A few features that came to the web version of Gmail make their way to mobile today. Probably most recognizable is that attachment previews will show up below the messages, making it easier to both find messages with attachments and get a sense of the content. For those that prefer to see more messages, Google also has "comfortable" and "compact" density options that remove attachment previews and avatars, respectively. The large red phishing warnings that Gmail on the web shows also now show up in the app. Visually, it looks just like you'd expect if you've tried any of Google's recent mobile apps -- it's basically all white, with the new Google font throughout.Read Replies (0)
By BeauHD from Slashdot's desperate-for-data department
A new report from TechCrunch details how "desperate" Facebook is for data on its competitors. The social media company "has been secretly paying people to install a 'Facebook Research' VPN that lets the company suck in all of a user's phone and web activity," a TechCrunch investigation confirms. "Facebook sidesteps the App Store and rewards teenagers and adults to download the Research app and give it root access in what may be a violation of Apple policy so the social network can decrypt and analyze their phone activity." From the report: Since 2016, Facebook has been paying users ages 13 to 35 up to $20 per month plus referral fees to sell their privacy by installing the iOS or Android "Facebook Research" app. Facebook even asked users to screenshot their Amazon order history page. The program is administered through beta testing services Applause, BetaBound and uTest to cloak Facebook's involvement, and is referred to in some documentation as "Project Atlas" a fitting name for Facebook's effort to map new trends and rivals around the globe.
We asked Guardian Mobile Firewall's security expert Will Strafach to dig into the Facebook Research app, and he told us that "If Facebook makes full use of the level of access they are given by asking users to install the Certificate, they will have the ability to continuously collect the following types of data: private messages in social media apps, chats from in instant messaging apps -- including photos/videos sent to others, emails, web searches, web browsing activity, and even ongoing location information by tapping into the feeds of any location tracking apps you may have installed." It's unclear exactly what data Facebook is concerned with, but it gets nearly limitless access to a user's device once they install the app.Read Replies (0)
By BeauHD from Slashdot's overall-revenue department
Due to an economic slowdown in China and diminishing demand for new iPhones, Apple's profits in its most recent quarter were flat compared with a year earlier. "The disappointing financial performance had been expected since Jan. 2, when Apple, for the first time in 16 years, revised its forecast for the quarter," reports The New York Times. "But the announcement on Tuesday indicates a difficult road head for Apple, which just five months ago became the first company to be worth more than $1 trillion. The company said it expected between $55 billion and $59 billion in revenue in the current quarter, just below analysts' expectations for $59 billion. Apple's earnings per share were $4.18, beating analysts' expectations by a penny."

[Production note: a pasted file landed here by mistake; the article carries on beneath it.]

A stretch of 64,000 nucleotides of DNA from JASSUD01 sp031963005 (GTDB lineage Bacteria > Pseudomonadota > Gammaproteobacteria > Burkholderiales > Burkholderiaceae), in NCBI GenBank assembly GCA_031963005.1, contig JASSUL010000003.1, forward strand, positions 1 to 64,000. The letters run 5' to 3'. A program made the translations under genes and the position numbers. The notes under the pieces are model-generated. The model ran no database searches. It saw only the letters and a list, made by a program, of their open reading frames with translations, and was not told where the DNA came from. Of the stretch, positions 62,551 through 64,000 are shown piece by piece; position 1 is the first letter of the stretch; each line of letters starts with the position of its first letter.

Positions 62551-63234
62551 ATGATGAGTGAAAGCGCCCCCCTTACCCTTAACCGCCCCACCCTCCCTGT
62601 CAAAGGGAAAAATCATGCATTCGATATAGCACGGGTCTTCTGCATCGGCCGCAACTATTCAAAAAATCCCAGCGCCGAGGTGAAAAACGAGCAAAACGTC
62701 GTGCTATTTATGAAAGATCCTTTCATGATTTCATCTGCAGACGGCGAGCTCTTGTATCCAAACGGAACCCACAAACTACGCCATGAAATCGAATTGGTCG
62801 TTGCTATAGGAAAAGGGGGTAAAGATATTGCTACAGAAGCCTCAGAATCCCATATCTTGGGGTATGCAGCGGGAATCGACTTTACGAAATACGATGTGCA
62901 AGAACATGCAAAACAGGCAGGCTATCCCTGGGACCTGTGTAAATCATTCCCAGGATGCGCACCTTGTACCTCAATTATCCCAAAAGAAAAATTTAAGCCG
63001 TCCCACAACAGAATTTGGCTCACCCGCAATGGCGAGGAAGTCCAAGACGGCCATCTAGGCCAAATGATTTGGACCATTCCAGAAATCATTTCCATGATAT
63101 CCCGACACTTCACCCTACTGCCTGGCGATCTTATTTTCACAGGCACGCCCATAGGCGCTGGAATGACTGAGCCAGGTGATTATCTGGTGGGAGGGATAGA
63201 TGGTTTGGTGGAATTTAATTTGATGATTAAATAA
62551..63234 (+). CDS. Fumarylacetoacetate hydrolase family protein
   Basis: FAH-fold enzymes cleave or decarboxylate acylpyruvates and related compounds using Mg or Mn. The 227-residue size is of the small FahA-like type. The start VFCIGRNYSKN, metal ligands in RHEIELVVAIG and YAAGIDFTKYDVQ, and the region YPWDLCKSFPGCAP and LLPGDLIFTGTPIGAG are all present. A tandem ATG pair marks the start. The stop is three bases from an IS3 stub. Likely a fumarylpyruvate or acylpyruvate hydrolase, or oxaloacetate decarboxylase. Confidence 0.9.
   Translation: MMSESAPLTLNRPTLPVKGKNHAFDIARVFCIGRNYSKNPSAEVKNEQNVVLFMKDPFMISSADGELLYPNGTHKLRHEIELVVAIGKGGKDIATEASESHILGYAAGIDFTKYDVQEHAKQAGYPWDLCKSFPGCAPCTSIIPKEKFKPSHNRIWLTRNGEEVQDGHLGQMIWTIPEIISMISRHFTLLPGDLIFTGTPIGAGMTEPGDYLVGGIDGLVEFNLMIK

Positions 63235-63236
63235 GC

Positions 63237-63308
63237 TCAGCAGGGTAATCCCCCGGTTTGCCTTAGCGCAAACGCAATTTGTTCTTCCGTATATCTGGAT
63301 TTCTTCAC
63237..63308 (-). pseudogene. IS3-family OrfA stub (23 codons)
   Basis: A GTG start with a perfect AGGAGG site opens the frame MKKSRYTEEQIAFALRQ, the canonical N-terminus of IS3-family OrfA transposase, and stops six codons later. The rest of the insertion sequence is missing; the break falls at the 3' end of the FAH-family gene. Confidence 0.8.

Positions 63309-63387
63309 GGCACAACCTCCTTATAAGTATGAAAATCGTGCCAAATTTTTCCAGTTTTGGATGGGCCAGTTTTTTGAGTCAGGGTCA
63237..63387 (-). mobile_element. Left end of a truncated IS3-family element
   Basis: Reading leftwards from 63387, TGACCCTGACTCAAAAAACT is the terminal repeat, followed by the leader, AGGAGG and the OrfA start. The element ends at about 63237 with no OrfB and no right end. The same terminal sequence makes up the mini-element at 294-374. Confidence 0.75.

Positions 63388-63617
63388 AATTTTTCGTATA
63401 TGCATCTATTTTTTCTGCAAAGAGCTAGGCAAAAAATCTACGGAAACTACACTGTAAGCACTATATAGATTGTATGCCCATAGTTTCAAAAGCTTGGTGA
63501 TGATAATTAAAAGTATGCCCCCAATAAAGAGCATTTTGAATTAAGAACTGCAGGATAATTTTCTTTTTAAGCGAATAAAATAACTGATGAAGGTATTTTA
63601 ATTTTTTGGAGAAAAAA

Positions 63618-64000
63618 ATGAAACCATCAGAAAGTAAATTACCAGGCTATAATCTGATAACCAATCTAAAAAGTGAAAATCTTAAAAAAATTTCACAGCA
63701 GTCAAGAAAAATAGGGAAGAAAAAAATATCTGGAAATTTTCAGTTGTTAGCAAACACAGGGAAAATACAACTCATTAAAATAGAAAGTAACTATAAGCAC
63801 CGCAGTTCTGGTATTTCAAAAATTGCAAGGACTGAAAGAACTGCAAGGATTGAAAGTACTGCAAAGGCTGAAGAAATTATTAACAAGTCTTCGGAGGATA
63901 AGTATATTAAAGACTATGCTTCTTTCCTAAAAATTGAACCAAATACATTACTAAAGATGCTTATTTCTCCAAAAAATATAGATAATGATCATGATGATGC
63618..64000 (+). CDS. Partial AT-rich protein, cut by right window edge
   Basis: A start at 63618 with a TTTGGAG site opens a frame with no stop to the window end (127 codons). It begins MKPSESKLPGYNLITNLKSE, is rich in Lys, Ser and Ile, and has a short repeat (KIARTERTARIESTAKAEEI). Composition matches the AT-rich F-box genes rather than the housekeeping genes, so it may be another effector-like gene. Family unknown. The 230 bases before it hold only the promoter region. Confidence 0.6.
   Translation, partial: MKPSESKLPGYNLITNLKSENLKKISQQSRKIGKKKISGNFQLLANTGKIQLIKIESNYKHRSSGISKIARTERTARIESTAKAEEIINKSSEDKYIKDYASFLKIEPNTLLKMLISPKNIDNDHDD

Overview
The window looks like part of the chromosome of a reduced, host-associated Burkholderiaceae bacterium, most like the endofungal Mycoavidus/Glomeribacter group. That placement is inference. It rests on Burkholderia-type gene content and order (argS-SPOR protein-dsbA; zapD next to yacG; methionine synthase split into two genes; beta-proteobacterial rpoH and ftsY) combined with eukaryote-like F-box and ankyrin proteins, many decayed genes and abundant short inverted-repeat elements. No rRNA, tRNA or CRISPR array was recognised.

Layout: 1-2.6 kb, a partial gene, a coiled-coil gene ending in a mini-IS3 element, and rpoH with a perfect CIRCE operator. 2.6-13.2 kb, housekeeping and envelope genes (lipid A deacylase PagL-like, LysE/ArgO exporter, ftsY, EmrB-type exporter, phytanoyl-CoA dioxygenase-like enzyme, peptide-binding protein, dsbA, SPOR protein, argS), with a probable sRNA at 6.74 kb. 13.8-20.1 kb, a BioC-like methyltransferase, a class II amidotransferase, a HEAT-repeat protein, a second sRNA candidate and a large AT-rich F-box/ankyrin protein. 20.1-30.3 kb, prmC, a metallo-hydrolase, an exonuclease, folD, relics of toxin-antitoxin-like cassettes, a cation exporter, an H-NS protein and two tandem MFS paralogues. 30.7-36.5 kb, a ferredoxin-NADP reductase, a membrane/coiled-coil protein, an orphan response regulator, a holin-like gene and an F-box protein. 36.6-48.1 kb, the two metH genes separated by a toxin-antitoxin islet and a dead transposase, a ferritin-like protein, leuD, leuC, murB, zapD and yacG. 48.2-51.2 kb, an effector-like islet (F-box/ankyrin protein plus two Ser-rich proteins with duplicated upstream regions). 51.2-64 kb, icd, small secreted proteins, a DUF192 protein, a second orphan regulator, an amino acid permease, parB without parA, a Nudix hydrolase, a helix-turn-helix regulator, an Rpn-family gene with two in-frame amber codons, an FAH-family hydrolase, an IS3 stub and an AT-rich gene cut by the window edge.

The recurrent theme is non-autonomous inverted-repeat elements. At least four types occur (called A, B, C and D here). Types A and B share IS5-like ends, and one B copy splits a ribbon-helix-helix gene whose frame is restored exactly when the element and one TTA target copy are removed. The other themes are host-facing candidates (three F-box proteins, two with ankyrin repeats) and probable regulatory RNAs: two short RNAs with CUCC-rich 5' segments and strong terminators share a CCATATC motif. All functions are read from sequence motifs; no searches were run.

In addition to the quarterly earnings, Apple reported revenue of $84.3 billion, a decline of 5 percent from one year ago. "Revenue from iPhone declined 15 percent from the prior year, while total revenue from all other products and services grew 19 percent," Apple said in a press release. Analysts had estimated revenue of $83.97 billion and earnings of $4.17 per share. "While it was disappointing to miss our revenue guidance, we manage Apple for the long term, and this quarter's results demonstrate that the underlying strength of our business runs deep and wide," said Tim Cook. Apple's active install base of 1.4 billion is "a great testament to the satisfaction and loyalty of our customers, and it's driving our services business to new records thanks to our large and fast-growing ecosystem," Cook said. The Verge adds: "iPhones account for 900 million of those devices. iPad revenues were up 17 percent against the year-ago quarter; Mac was up 9 percent; and Wearables/Home/Accessories were up by 33 percent."Read Replies (0)
By msmash from Slashdot's how-about-that department
Amazon announced today a plan to fund computer science classes in more than 130 New York City area high schools. Specifically, Amazon will fund both introductory and Advanced Placement (AP) classes across all five NYC boroughs, including more than 30 schools in Queens, near its new headquarters. From a report: The courses will be supported by the Amazon Future Engineer program, whose stated goal is to bring more than 10 million kids to computer science per year, and fund computer science courses for over 100,000 underprivileged kids in 2,000 low-income high schools in the U.S. It also awards 100 students per year with four-year $10,000 scholarships and offers internships at Amazon.
The funding for the New York area schools will cover preparatory lessons, tutorials and professional development for teachers, says Amazon, as well as offer sequenced and paced digital curriculum for students, and live online support for both teachers and students. All participating students will also receive a free membership to AWS Educate, which offers free computing power in the AWS Cloud for coding projects.Read Replies (0)